HOME TheInfoList.com
Providing Lists of Related Topics to Help You Find Great Stuff
[::MainTopicLength::#1500] [::ListTopicLength::#1000] [::ListLength::#15] [::ListAdRepeat::#3]

picture info

Contract
A CONTRACT is a voluntary arrangement between two or more parties that is enforceable by law as a binding legal agreement. Contract
Contract
is a branch of the law of obligations in jurisdictions of the civil law tradition. Contract
Contract
law concerns the rights and duties that arise from agreements. A contract arises when the parties agree that there is an agreement. Formation of a contract generally requires an offer, acceptance , consideration , and a mutual intent to be bound . Each party to a contract must have capacity to enter the agreement. Minors, intoxicated persons, and those under a mental affliction may have insufficient capacity to enter a contract. Some types of contracts may require formalities , such as a memorialization in writing
[...More...]

"Contract" on:
Wikipedia
Google
Yahoo

Legal Remedy
A LEGAL REMEDY, also JUDICIAL RELIEF or a JUDICIAL REMEDY, is the means with which a court of law , usually in the exercise of civil law jurisdiction, enforces a right , imposes a penalty , or makes another court order to impose its will. In common law jurisdictions and mixed civil-common law jurisdictions, the law of remedies distinguishes between a legal remedy (e.g. a specific amount of monetary damages ) and an equitable remedy (e.g. injunctive relief or specific performance ). Another type of remedy available in these systems is declaratory relief , where a court determines the rights of the parties to an action without awarding damages or ordering equitable relief. In English and American jurisprudence , there is a legal maxim (albeit one sometimes honored in the breach) that for every right, there is a remedy; where there is no remedy, there is no right
[...More...]

"Legal Remedy" on:
Wikipedia
Google
Yahoo

Conflict Of Contract Laws
In the conflict of laws , the validity and effect of a contract with one or more foreign law elements will be decided by reference to the so-called "proper law " of the contract. CONTENTS * 1 History * 2 Proper law * 2.1 Express selection * 2.2 Implied selection * 2.3 Closest and most real connection * 2.4 Dépeçage * 3 Problems * 3.1 Incapacity through age * 3.2 Mistake, misrepresentation, etc. * 4 English law
English law
HISTORYUntil the middle of the 19th century, the courts applied the lex loci contractus or the law of the place where the contract was made to decide whether the given contract was valid. The apparent advantage of this approach was that the rule was easy to apply with certain and predictable outcomes
[...More...]

"Conflict Of Contract Laws" on:
Wikipedia
Google
Yahoo

Quasi-contract
A QUASI-CONTRACT (or IMPLIED-IN-LAW CONTRACT or CONSTRUCTIVE CONTRACT) refers to a fictional contract recognised by a court. The notion of quasi-contract can be traced to Roman law
Roman law
and is still a concept used in some modern legal systems. CONTENTS * 1 History * 2 Quasi-contract and contract * 3 See also * 4 References HISTORYIn common law jurisdictions, the law of quasi-contract can be traced to the medieval form of action known as indebitatus assumpsit. In essence, the plaintiff would recover a money sum from the defendant as if the defendant had promised to pay it: that is, as if there were a contract subsisting between the parties. The defendant's promise - her agreement to be bound by the "contract" - was implied by law. The law of quasi-contract was generally used to enforce restitutionary obligations. The form of action known as indebitatus assumpsit came to include various sub-forms known as the common money counts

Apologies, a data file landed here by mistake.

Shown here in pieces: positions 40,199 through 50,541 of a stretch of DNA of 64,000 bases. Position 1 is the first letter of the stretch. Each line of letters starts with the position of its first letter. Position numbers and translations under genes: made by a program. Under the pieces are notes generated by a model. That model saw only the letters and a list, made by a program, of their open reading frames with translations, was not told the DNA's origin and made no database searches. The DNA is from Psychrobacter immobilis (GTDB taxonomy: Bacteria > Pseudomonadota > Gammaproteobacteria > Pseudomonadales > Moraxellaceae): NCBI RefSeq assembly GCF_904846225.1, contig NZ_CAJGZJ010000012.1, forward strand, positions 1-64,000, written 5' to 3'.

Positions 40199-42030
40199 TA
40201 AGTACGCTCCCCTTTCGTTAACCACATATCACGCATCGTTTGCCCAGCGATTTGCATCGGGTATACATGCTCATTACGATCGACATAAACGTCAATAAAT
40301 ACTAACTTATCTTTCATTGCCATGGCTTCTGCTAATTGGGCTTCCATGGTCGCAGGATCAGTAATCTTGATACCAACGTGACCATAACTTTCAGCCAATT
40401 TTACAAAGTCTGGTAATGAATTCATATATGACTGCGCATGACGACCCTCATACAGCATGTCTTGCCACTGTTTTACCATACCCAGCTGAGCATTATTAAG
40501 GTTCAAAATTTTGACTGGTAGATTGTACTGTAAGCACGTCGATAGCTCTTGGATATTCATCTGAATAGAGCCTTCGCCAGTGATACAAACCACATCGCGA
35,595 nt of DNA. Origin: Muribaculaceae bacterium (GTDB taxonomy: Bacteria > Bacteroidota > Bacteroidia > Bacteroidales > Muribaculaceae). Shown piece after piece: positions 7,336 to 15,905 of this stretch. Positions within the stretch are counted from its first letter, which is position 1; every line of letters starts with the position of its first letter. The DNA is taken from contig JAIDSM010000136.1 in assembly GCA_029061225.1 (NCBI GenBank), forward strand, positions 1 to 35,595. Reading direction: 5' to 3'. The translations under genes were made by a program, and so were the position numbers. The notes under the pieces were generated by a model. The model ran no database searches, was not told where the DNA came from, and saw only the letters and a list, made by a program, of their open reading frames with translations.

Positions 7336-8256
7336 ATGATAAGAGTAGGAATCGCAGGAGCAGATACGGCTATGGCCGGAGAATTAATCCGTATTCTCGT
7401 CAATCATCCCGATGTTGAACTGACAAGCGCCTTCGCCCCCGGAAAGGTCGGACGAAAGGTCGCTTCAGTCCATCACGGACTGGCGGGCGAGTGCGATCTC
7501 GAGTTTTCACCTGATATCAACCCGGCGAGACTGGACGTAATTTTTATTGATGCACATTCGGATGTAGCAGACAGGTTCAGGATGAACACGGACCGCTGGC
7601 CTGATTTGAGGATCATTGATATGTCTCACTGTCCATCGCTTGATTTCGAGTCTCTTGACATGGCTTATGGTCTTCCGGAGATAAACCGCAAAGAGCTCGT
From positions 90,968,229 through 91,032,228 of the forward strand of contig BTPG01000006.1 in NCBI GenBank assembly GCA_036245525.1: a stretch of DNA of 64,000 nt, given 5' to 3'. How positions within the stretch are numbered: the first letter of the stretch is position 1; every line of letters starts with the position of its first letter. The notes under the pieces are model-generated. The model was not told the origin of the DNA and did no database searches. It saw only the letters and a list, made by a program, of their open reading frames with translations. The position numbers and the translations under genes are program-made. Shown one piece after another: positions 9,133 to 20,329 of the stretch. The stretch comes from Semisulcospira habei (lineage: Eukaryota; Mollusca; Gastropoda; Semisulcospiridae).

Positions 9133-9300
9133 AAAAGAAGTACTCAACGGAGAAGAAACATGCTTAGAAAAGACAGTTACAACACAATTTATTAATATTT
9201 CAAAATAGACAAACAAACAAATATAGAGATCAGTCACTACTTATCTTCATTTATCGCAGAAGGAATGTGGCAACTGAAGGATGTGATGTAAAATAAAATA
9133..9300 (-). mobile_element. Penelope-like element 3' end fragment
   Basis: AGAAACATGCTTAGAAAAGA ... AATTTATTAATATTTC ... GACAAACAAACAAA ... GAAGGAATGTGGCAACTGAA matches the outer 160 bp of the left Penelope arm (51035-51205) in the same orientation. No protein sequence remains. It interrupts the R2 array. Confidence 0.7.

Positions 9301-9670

[...More...]

"Quasi-contract" on:
Wikipedia
Google
Yahoo

picture info

Commercial Law
CORPORATE LAW (also known as BUSINESS LAW or ENTERPRISE LAW or COMPANY LAW or TRADE LAW or COMMERCIAL LAW) is the body of law that applies to the rights, relations, and conduct of persons and businesses engaged in commerce , merchandising , trade , and sales. It studies how shareholders , directors , employees , creditors , and other stakeholders such as consumers , the community , and the environment interact with one another. Corporate law is a part of a broader companies law (or law of business associations). It is often considered to be a branch of civil law and deals with issues of both private law and public law . Other types of business associations can include partnerships (in the UK governed by the Partnership Act 1890), or trusts (like a pension fund), or companies limited by guarantee (like some community organizations or charities)
[...More...]

"Commercial Law" on:
Wikipedia
Google
Yahoo

picture info

Statute Of Frauds
THE STATUTE OF FRAUDS (29 Car 2 c 3) (1677) is an Act of the Parliament of England
Parliament of England
. It required that certain types of contracts , wills , and grants, assignment or surrender of leases or interest in real property must be in writing and signed to avoid fraud on the court by perjury and subornation of perjury. It also required that documents of the courts be signed and dated. The attested date for the enactment of the Statute of Frauds
Statute of Frauds
is 16 April 1677 ( New Style ) The Act is believed to have been primarily drafted by Lord Nottingham assisted by Sir Matthew Hale , Sir Francis North and Sir Leoline Jenkins . When the Statute of Frauds
Statute of Frauds
was originally enacted, the sections of, and the clauses of section 4 of, that Act were not numbered. They were numbered when the Act was republished in the Statutes at Large
[...More...]

"Statute Of Frauds" on:
Wikipedia
Google
Yahoo

picture info

Common Law
COMMON LAW (also known as JUDICIAL PRECEDENT or JUDGE-MADE LAW or CASE LAW ) is the body of law developed by judges, courts, and similar tribunals. The defining characteristic of “common law” is that it arises as precedent. In cases where the parties disagree on what the law is, a common law court looks to past precedential decisions of relevant courts, and synthesizes the principles of those past cases as applicable to the current facts. If a similar dispute has been resolved in the past, the court is usually bound to follow the reasoning used in the prior decision (a principle known as stare decisis). If, however, the court finds that the current dispute is fundamentally distinct from all previous cases (called a "matter of first impression "), and legislative statutes are either silent or ambiguous on the question, judges have the authority and duty to resolve the issue (one party or the other has to win, and on disagreements of law, judges make that decision)